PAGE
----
Quantitative analysis [9] of the MBTI® scores shows that the answer to the question “Is it INTJ or INTP?” is — BOTH! This is because when the J/P score is less than the I score, as seems to be assumed in this discussion, the type is “doubly-introverted”, as proven rigorously in pp. 67-9 of Wilde, D. J. (2011) “Jung’s personality theory quantified”, Springer, London, subsequently referred to as “JPTQ”. Consequently it has dominant and auxiliary attitudes that are BOTH introverted. The “doubleversion” phenomenon has been noted previously by (June) Singer and Loomis, Spoto, and Geldart.

    For INTj, (here the “j” is lower case to emphasize its smallness) introverted (not extraverted) thinking Ti is thus in the second “good parent” position rather than in the sixth “critical parent” position where Te truly resides. So Ti is not “hijacking” Te; the confusion comes from using conventional “type dynamics” (TD) theory instead analyzing quantitatively.

    Disturbingly for MBTI® practitioners, quantitative theory contradicts TD’s “attitude balance” rule that the auxiliary attitude must differ from that of the dominant, which for INTj would have extraverted thinking Te auxiliary to contrast with the dominant Ni. It happens however that Te is in this case a third “subsidiary” function-attitude (hereafter called “(cognitive) mode” to avoid confusion with the previously defined words “function” and “attitude”). The two subsidiary modes, which complete the quartet formulated by Jung, are overlooked by TD’s consideration of only the dominant and auxiliary modes. For INTj, the second subsidiary mode Ne will usually have a negligible “slight” score less than 20% (6 out of MBTI®’s possible 30).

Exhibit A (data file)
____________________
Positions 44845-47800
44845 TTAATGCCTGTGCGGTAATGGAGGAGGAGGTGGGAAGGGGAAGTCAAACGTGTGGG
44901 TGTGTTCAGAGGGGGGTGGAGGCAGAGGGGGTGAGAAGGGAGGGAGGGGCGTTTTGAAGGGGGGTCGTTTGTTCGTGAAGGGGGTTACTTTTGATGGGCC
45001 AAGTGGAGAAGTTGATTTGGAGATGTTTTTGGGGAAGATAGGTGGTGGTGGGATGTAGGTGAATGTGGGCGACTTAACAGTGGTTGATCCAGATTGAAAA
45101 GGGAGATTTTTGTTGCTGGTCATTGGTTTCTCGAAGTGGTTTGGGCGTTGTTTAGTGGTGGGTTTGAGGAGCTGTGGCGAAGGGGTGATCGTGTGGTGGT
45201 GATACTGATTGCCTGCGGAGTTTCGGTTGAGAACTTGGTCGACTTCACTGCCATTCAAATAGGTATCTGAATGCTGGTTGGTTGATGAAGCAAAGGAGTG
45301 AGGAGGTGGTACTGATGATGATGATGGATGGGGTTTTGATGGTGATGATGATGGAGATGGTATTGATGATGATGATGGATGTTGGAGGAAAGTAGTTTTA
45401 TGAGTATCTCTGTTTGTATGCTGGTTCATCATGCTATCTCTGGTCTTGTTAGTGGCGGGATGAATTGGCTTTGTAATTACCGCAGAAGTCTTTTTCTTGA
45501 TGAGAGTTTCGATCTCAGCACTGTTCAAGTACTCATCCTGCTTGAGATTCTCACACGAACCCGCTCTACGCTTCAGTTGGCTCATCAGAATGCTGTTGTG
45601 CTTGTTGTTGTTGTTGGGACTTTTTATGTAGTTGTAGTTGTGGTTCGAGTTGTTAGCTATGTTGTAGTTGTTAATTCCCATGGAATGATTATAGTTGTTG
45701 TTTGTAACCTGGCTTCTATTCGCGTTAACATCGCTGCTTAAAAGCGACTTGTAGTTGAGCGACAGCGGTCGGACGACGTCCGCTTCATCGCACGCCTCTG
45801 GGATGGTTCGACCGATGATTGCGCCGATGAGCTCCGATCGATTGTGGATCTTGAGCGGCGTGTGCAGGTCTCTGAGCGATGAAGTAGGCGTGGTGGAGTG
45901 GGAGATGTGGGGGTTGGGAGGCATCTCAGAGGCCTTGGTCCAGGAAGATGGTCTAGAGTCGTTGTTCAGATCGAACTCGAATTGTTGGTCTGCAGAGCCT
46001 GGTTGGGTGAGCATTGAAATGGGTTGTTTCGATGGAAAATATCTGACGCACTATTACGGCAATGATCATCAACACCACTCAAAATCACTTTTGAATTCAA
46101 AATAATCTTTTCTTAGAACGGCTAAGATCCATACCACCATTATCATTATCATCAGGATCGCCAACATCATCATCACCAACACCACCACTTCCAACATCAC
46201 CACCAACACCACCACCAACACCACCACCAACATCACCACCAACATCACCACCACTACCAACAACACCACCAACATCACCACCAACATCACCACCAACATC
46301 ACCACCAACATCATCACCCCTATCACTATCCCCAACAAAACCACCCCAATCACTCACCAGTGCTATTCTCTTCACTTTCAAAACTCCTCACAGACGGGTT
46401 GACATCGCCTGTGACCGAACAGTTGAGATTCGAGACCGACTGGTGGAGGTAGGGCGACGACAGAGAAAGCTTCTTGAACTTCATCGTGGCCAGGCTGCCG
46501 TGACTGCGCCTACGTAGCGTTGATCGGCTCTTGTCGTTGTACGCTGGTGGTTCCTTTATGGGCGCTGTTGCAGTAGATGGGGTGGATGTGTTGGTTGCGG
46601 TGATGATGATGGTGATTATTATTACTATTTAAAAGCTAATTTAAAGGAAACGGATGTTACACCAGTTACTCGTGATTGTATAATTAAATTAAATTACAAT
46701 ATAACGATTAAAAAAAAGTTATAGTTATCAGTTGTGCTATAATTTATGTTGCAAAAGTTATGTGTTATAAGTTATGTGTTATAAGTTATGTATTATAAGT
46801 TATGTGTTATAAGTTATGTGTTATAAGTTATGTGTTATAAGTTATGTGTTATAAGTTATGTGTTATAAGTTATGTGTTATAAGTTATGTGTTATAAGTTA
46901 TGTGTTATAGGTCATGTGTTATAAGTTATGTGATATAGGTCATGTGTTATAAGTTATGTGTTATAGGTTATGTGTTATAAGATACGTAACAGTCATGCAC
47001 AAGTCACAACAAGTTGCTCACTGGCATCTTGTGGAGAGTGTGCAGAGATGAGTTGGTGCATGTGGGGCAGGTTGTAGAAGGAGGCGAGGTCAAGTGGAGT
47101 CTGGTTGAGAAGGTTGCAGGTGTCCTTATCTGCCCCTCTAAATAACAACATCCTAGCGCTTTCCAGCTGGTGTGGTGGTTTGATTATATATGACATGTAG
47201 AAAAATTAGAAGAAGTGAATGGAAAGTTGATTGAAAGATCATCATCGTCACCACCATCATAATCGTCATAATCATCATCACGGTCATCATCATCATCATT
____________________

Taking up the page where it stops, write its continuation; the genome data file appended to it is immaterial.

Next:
Mark, your discussion makes you sound like a double-introvert. Send me your MBTI® scores and I’ll unpack them to obtain your mode scores. You’re in for another surprise if your T score exceeds your N score, contradicting another unreliable TD assumption.

    If you would like a feel of the arithmetic before tackling the rigorous JPTQ book, here is a “packing table” showing the cognitive mode scores for a set of INTj scores reasonably describing the situation at hand. The questionnaire scores 60%I, 60%N, 60%T, 20%j “unpack” into the mode scores 50%Ni, 40%Ti, 20%Te, 10%Ne. Each row gives the score points generated for each questionnaire variable by the row’s mode. The column sums then match the questionnaire scores, PROVING the correctness of the transformation of questionnaire scores into mode scores.

    The mode scores show why the personality description for INTj should involve both INTJ and INTP type table descriptions. The INTJ description combines those for the Ni and Te mode descriptions; INTP, for Ti and Ne. A crude way of understanding the distribution of emphasis is given by averaging the questionnaire scores to obtain 50% for INTJ and 40% for INTP – almost equal. Thus INTj can be seen as “bi-typal”, to coin an uncomfortable new word.

    To keep this note from being too upsettingly long, discussion of the subsidiary modes, which seem to drift into the shadow, will be withheld until you ask for it.

    Mode Mode P-mode 60%I 60%N 60%T 20%J
    identification scores or J-mode?
    Dominant 50%Ni J 50i 50n 50j
    Auxiliary 40%Ti P 40i 40t -40j
    Dominant subsidiary 10%Ne P -10i 10n -10j
    Auxiliary subsidiary 20%Te J -20i 20t 20j
    Check: algebraic sum - - 60i 60n 60t 20j

    Question of the Day: INTJ or INTP?
    Don't take the four letters too serious, go as you please ...

    INTJ: Lord keep me open to others' ideas, WRONG though they may be.

    INTP: Lord help me be less independent, but let me do it my way.

    ENTP: Lord help me follow established procedures today. On second thought, I'll settle for a few minutes.

    ENTJ: Lord, help me slow downandnotrushthroughwatIdo.


    Prayer for Myers Briggs Types